Once bitten twice shy

A Buddhist notion says life is suffering; simply because pain is on the other side of pleasure and attachment. When we love something, it’s hard to let go. That’s why Buddhism talks about the cessation of suffering by letting go, going back to our roots before we were forged by modern distractions, and unlocking our consciousness to know that this vessel you call a body is only one temporary state. Attaining nirvana is basically getting out of this cycle of karma, pain, death and rebirth.

Like most people, I live my life simply with the guidance of a belief, but I can’t let go of my illusion of existence because of personal attachments and goals. I am grateful for all the love and blessings in my life, but still there are days I question why I feel a certain way. I hate feeling happy and sad at the same time because I know everything will come to an end.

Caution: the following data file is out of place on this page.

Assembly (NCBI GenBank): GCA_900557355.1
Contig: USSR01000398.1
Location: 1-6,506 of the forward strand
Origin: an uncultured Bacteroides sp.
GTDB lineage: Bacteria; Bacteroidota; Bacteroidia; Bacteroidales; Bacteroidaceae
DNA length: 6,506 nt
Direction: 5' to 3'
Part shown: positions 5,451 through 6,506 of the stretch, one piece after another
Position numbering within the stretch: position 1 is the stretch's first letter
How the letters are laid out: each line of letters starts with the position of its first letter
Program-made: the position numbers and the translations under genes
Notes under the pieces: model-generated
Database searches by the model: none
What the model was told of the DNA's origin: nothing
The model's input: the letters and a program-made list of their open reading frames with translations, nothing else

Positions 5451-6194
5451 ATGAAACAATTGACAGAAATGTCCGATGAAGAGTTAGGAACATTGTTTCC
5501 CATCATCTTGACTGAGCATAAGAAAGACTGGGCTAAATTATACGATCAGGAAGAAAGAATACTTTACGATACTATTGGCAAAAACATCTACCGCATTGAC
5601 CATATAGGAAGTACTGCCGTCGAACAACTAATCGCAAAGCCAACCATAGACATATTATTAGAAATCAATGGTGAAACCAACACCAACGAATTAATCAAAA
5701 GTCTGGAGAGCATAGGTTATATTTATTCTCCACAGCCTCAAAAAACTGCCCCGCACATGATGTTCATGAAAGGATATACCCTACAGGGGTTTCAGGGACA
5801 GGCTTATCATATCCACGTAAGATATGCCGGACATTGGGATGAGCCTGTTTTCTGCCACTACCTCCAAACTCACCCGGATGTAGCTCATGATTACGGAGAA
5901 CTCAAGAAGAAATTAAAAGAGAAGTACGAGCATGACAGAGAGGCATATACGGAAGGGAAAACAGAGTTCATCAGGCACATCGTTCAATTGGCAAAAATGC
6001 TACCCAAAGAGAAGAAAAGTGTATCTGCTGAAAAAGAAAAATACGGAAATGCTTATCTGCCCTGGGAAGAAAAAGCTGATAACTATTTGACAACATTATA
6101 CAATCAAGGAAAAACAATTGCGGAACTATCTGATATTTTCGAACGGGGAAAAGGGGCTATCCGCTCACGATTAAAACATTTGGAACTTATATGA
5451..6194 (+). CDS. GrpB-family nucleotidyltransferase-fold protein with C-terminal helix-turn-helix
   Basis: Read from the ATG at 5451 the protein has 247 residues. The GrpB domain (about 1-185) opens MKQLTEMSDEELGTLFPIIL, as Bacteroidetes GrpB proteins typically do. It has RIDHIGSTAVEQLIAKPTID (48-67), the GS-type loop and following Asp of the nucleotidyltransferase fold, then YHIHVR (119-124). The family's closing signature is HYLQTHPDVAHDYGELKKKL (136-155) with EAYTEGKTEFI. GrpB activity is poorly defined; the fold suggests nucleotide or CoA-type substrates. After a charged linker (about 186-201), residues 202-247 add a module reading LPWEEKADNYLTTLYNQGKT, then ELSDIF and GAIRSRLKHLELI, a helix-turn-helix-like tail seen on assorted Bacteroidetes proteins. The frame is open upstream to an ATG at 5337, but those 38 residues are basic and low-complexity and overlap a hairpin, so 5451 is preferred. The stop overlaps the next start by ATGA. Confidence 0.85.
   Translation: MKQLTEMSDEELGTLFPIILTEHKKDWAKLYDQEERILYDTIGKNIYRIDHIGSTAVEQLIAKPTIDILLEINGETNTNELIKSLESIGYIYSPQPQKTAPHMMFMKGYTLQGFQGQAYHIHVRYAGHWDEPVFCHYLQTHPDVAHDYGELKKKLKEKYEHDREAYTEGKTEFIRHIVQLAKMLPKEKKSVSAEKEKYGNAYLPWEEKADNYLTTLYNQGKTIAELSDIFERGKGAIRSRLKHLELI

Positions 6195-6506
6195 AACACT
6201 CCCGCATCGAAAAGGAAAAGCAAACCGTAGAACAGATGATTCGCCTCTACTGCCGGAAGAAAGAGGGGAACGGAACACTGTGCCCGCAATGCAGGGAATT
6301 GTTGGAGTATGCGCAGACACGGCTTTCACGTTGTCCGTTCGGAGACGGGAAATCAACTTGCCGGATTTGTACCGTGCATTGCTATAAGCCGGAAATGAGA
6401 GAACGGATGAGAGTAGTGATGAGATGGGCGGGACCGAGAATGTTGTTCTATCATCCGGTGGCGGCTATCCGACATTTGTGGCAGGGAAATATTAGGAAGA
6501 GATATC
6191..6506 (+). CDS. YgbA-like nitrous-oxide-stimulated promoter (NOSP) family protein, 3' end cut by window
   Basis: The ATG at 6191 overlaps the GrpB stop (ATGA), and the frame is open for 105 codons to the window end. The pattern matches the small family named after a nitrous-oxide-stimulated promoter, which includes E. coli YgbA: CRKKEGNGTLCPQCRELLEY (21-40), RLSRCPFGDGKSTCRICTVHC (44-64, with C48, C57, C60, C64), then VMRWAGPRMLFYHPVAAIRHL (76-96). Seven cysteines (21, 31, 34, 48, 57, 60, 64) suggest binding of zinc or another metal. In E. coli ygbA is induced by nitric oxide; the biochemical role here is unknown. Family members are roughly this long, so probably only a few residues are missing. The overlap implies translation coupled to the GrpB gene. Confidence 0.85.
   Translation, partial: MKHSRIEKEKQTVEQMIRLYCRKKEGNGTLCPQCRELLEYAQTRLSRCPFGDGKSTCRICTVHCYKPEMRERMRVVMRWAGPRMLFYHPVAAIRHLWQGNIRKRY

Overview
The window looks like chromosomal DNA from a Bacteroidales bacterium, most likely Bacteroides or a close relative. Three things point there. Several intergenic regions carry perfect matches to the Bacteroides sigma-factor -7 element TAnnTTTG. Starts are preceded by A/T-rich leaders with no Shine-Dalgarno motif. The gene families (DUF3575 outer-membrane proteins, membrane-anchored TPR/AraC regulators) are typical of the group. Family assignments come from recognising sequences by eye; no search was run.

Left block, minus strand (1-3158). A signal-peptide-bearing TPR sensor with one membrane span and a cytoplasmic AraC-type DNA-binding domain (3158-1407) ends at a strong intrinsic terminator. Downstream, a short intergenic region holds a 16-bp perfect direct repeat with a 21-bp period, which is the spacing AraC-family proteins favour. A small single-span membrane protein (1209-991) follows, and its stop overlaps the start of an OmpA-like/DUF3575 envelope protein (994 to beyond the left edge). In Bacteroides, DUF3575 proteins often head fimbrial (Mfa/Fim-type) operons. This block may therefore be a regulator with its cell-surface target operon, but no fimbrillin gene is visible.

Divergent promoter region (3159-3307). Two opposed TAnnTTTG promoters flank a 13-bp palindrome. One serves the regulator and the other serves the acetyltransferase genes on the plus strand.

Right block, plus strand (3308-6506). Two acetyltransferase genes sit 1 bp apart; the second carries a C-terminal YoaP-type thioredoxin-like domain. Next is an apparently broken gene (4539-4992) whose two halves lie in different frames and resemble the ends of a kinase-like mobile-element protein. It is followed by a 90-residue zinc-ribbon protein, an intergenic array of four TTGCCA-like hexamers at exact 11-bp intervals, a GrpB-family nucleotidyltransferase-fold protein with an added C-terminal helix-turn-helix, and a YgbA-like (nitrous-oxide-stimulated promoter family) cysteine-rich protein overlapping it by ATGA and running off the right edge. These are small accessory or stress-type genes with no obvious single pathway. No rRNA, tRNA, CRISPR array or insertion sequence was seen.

Love is a powerful thing, the way it can change you. I tell single friends that it’s a huge blessing to be independent and whole lest a wrong partner breaks you. And if someone manages to break you, it’s your job to mend yourself even if it takes a long time to start believing in what used to be lies. But that isn’t even the hard part. The hard part is staying soft, and remembering how to separate internal joy from external happiness. It’s knowing how to smile or laugh the same way at familiar social settings or putting in the same amount of effort and love into any kind of human relationship as graciously without retreating so easily. It’s un-learning everything because ignorance is sometimes bliss and it’s so much easier to have a peace of mind not knowing the ugly truth.

But you know what’s harder? Receiving the kindest, purest love despite my ugliest moments because I know I’m capable of disappointing and no one wants to be the “bad guy”. That’s why many people stick to toxic partners; in a warped way, it makes sinning less tough.

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